Controversial Firefighter Petitions Approved for Ballot Review

San Antonio City Council today certified that three controversial charter change petitions circulated by the San Antonio Professional Firefigthers Association will appear on the special election ballot in November, News Radio 1200 WOAI reports.

One of the proposals calls for limiting the city manager's salary to ten times the lowest paid full time city employee, or about $250,000 a year, and also to limit the City Manager to eight years in that position.

The SAPFFA is trying to disrupt San Antonio City Council through its petitions, and it realizes that current City Manager Sheryl Sculley's salary and benefits of a half million dollars is controversial among the voters.  Ironically, this measure, if approved, would not affect Sculley, whose employment provisions are covered by contract.

Another proposal would require any dispute between the City and a public workers union to go to binding arbitration.  The SAPFFA has been angry that the City has sued the union in an attempt to end the 'evergreen clause' in its 2011 contract, which has allowed the union to dodge changes in their cushy 'zero premium' health benefits.

The third proposal would establish a 'California style' referendum system, which would allow citizens to petition for an election to overturn essentially any decision made by City Council, to banning the sale of cigarettes to anybody under the age of 21.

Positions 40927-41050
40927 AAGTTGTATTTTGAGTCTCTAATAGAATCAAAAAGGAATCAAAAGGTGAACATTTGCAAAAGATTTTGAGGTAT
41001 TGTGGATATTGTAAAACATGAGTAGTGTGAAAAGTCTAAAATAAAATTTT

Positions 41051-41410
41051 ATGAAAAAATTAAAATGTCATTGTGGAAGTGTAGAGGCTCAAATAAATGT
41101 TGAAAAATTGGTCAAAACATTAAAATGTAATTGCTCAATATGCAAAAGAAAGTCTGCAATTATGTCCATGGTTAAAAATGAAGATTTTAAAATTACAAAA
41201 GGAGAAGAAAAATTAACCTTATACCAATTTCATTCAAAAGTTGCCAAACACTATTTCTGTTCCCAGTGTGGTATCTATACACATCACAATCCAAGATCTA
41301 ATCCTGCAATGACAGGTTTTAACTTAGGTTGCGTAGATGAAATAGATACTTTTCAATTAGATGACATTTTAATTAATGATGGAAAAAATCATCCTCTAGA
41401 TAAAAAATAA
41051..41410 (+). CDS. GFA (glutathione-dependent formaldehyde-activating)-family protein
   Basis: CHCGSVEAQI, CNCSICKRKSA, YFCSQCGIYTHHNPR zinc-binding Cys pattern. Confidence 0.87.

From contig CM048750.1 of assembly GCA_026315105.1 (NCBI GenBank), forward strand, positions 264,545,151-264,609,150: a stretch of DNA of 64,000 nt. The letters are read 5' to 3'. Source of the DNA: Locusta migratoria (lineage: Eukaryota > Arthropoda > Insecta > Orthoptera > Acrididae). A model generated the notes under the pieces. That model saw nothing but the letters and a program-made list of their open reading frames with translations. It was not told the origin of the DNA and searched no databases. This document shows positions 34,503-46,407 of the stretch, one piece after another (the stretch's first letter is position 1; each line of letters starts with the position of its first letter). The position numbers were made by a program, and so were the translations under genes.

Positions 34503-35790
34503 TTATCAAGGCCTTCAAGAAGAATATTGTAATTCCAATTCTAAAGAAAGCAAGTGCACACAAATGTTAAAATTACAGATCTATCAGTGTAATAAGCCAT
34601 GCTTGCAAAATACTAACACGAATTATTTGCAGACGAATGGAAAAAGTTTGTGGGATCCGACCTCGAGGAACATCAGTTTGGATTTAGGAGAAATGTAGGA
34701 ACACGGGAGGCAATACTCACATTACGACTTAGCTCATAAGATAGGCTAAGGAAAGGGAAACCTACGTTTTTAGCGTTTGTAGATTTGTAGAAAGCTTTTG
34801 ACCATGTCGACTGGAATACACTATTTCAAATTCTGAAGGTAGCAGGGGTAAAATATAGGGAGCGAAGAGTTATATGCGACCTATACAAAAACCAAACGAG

Councilman Greg Brockhouse, who is a former adviser to the fire union, cautioned City and business leaders not to oppose the ballot measures simply because of their opposition to the union.

"I think we have to be very cautious what kinds of campaigns we run against this, the language that we use, and the way we characterize the people who led this," he said.

But north side Councilman John Courge said he doesn't think opponents should hestiate to explain to voters the problems with the proposals.

"I think it is the responsibility of all of us on City Council to make sure the voters are adequately informed about the results and the consequences of their vote," Courage said.

Mayor Ron NIrenberg has minced no words in his opposition to the proposals.  He says limiting the City Manager's salary and term length would tie the City's hands when it comes to hiring an experienced manager to run the city departments, and he says the referendum proposal would cause concerns by lending authorities about the city's governance structure, leading to a decreased bond rating and potentially higher property taxes.

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